In this entry (Part 2) I provide a summary of the debate between Hitchens and Wilson. In part 1 of this series I explored one of Colin Turnbull’s anthropological narratives of the Ik people in order to wrestle with what it means to say morality is ‘innate.’ In Part 3, forthcoming, I will begin my analysis of the debate.
Some of my readers might be a bit disappointed by Wilson’s literary and philosophical performance as displayed in the summary below. So I will seek to first show just how capable the Moral Argument is to stir and perplex. To accomplish this, I allow C.S. Lewis a brief moment to make the case. It turns out, the Moral Argument can be offered with at least a small dose of empathy and cogency.
C.S. Lewis’ chapter on animal pain, found in his book The Problem of Pain (1962), led to ‘The Inquiry’ of C.E.M. Joad, the head of the Department of Philosophy at the University of London. The problem Lewis and Joad were considering is often understood to be ‘The’ problem for theism: the Problem of Evil. Lewis and Joad tackle the Problem of Evil by way of a sub-question: how can an all powerful and all good God cause so much pain (‘evil’) in the non-sinful animal kingdom? Lewis concludes his reply to Dr. Joad’s inquiry with the Moral Argument:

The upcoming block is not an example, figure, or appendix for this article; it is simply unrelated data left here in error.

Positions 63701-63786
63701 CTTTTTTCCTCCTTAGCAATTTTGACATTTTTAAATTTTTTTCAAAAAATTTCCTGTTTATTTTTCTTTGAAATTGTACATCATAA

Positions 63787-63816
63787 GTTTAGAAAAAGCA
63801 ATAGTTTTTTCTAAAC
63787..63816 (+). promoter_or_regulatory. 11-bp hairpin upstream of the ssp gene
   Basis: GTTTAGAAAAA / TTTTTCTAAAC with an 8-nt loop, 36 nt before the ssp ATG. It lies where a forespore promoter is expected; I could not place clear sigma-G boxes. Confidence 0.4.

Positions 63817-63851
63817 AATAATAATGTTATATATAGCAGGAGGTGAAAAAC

I know that there are moments when the incessant continuity and desperate helplessness of what at least seems to be animal suffering make every argument for theism sound hollow, and when (in particular) the insect world appears to be Hell itself visibly in operation around us. Then the old indignation, the old pity arises. But how strangely ambivalent this experience is: I need not expound the ambivalence at much length, for I think I have done so elsewhere and I am sure that Dr Joad had long discerned it for himself. If I regard this pity and indignation simply as subjective experiences of my own with no validity beyond their strength at the moment (which next moment will change), I can hardly use them as standards whereby to arraign the creation. On the contrary, they become strong as arguments against God just in so far as I take them to be transcendent illumination to which creation must conform or be condemned. They are arguments against God only if they are themselves the voice of God. The more Shelleyan, the more Promethean my revolt, the more surely it claims a divine sanction. That the mere contingent Joad or Lewis, born in an area of secure and liberal civilization and imbibing from it certain humanitarian sentiments, should happen to be offended by suffering – what is that to the purpose? How will one base an argument for or against God on such an historical accident! (more…)